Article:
What to watch for today
Angela Merkel wins third term as German chancellor. Exit polls showed that Merkel’s Christian Democratic Union won 42% of the votes in Sunday’s election. But as her coalition partner, the Free Democratic Party, may not win enough votes to gain representation in parliament, Merkel could form a “grand coalition” with her closest rival, the left-leaning Social Democratic Party, to form the government.
Kenyan shopping mall siege continues. Security forces are still battling al-Qaeda linked Somali militant group, al-Shabaab, whose fighters stormed an upscale Nairobi mall on Saturday. At least 68 people have been killed and 175 injured, while around 30 people are reportedly being held hostage.
Diplomatic wrangling at the UN. This year’s United Nations General Assembly meetings will be dominated by developments in the Middle East: A diplomatic solution to the Syrian crisis, thawing of US-Iran relations, and the US-brokered peace talks between Israel and Palestine.
Recovery signposts. The Flash Purchasing Managers Indexes for China, the euro zone and the US are expected to show an uptick in both the manufacturing and service sectors.
Microsoft plays catch up. The company will unveil its next generation Surface tablets aimed at challenging Apple’s dominance in the tablet market. The response to Microsoft’s tablets has so far been underwhelming, forcing the company to take a $900 million inventory loss in its most recent earnings report.
Over the weekend
Typhoon Usagi, downgraded to a tropical storm, lashed China. After causing flooding and throwing flight schedules into disarray in Hong Kong, Usagi made landfall in Southern China on Sunday evening. The storm is weakening rapidly, but it will pass through Guangdong, the most populous province in China with 105 million people.
China makes a point with Bo Xilai’s sentence. The former Communist Party Politburo member was sentenced to life in prison for bribery, embezzlement and abuse of power, ending China’s most politically charged trial in decades. Bo has pledged to clear his name and return to politics.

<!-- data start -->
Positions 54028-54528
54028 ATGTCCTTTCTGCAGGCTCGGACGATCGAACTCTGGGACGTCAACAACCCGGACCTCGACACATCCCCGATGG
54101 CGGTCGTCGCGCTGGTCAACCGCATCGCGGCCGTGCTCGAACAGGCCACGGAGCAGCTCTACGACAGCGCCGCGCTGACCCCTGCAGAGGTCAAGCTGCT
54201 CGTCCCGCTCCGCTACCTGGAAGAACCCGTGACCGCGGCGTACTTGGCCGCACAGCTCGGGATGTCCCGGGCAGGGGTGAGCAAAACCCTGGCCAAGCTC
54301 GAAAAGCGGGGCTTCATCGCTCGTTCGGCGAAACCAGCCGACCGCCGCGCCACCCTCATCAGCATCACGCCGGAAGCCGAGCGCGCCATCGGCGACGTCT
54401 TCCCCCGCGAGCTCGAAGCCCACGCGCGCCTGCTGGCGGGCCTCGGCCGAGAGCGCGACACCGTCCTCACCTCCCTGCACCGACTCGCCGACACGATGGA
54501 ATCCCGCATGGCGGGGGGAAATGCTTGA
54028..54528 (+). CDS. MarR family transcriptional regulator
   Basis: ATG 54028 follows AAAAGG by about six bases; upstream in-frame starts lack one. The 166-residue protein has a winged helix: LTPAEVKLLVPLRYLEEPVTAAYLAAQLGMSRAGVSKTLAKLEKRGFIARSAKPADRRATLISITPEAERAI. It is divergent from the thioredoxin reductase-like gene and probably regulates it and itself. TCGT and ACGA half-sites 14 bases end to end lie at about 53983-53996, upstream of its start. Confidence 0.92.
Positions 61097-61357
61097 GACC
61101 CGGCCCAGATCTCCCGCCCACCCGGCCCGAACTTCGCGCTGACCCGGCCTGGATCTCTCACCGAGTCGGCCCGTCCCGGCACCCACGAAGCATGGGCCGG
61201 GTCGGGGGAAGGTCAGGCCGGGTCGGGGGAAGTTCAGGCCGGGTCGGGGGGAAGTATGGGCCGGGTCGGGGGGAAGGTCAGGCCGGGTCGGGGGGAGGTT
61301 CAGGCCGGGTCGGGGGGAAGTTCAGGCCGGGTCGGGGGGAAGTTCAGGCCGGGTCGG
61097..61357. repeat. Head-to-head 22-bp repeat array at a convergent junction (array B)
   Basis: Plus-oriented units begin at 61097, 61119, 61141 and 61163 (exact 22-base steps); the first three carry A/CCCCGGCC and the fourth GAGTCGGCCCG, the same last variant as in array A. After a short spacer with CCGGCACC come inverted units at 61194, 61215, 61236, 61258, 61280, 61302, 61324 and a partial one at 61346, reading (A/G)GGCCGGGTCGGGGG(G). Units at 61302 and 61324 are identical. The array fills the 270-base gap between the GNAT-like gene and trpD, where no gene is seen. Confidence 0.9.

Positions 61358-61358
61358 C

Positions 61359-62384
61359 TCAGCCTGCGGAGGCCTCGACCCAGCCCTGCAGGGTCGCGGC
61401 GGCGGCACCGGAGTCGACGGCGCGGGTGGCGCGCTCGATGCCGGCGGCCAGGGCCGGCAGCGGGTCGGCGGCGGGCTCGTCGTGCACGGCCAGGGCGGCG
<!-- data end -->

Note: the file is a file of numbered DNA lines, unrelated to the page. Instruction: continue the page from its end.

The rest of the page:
Was the Fed’s no-taper decision leaked? Nanex LLC, a Chicago-based research firm that monitors trading activity, says large orders for gold ETFs and gold futures—placed at the exact millisecond the news was officially made public—represented “overwhelming” evidence of a leak.
Greece sits down with creditors… again. Representatives from the troika are reviewing austerity measures, to decide if Athens should get its next installment of cash. Unions have planned strikes on Tuesday and Wednesday, as public sector workers in Greece face further cuts.
Russia offers to send observers to Syria. Foreign minister Sergei Lavrov said Russia could send military personnel to help destroy the Assad regime’s chemical weapons. Lavrov added the US was threatening to sink the disarmament process unless Russia supported a UN resolution. That resolution would authorize the use of force against Syria if the Assad government doesn’t comply with any eventual agreement on destroying its weapons.
LinkedIn sued for hacking email address books. Four customers accused the professional networking site of accessing their e-mail accounts without permission, downloading contacts’ addresses, and spamming those people with invitations to join the service.
Quartz obsession interlude
Steve Levine on why even the Chinese government can’t command progress on electric cars. “On Sept. 17, Beijing renewed subsidies for electric cars, plug-in hybrids and fuel cell vehicles. They are substantial—a buyer of an electric car receives a direct payment of $9,800. (The payment is $5,700 for a plug-in hybrid and up to a whopping $81,000 on the purchase of a hydrogen fuel-cell vehicle.) But analysts doubt the renewed subsidies will finally trigger a buying binge; the cars will still cost more than pure gasoline-fueled vehicles, and will cover less ground and lack the convenience of quick refueling. In short: Despite the new subsidies, China still faces an uphill battle to get motorists to embrace electrics.” Read more here.
Matters of debate
A world of higher interest rates looms. Emerging economies should heed the Indian central bank’s warning and hike rates to deter investment in unsustainable activities.
What the Middle East should learn from the birthplace of the Arab Spring. Tunisia has its problems, but its rational, systematic approach to its transition should serve as a model for others in the region.
The correct US poverty rate is around and about zero. Certain benefits and aid through the tax system is not counted in the current definition of poverty.
The Bitcoin crackdown is the right move. Regulations will help integrate Bitcoin into the financial system and make virtual currencies more dependable.
How to steal 100,000 barrels of oil a day. Thieves in Nigeria are puncturing pipelines, using taps to ply oil from hoses, and even stealing from export terminals.
Microwaves can double up as power sources. Energy that escapes through the microwave doors can power gadgets like cooking timers and digital scales.
Being a judge is no laughing matter. A judge in New Jersey resigned after being told that he can’t moonlight as a stand-up comic.
UK’s hottest new import: Pets. Imports of dogs were up 63% last year, despite the cost of bringing pets from overseas being roughly the same as a business-class ticket for the same route.
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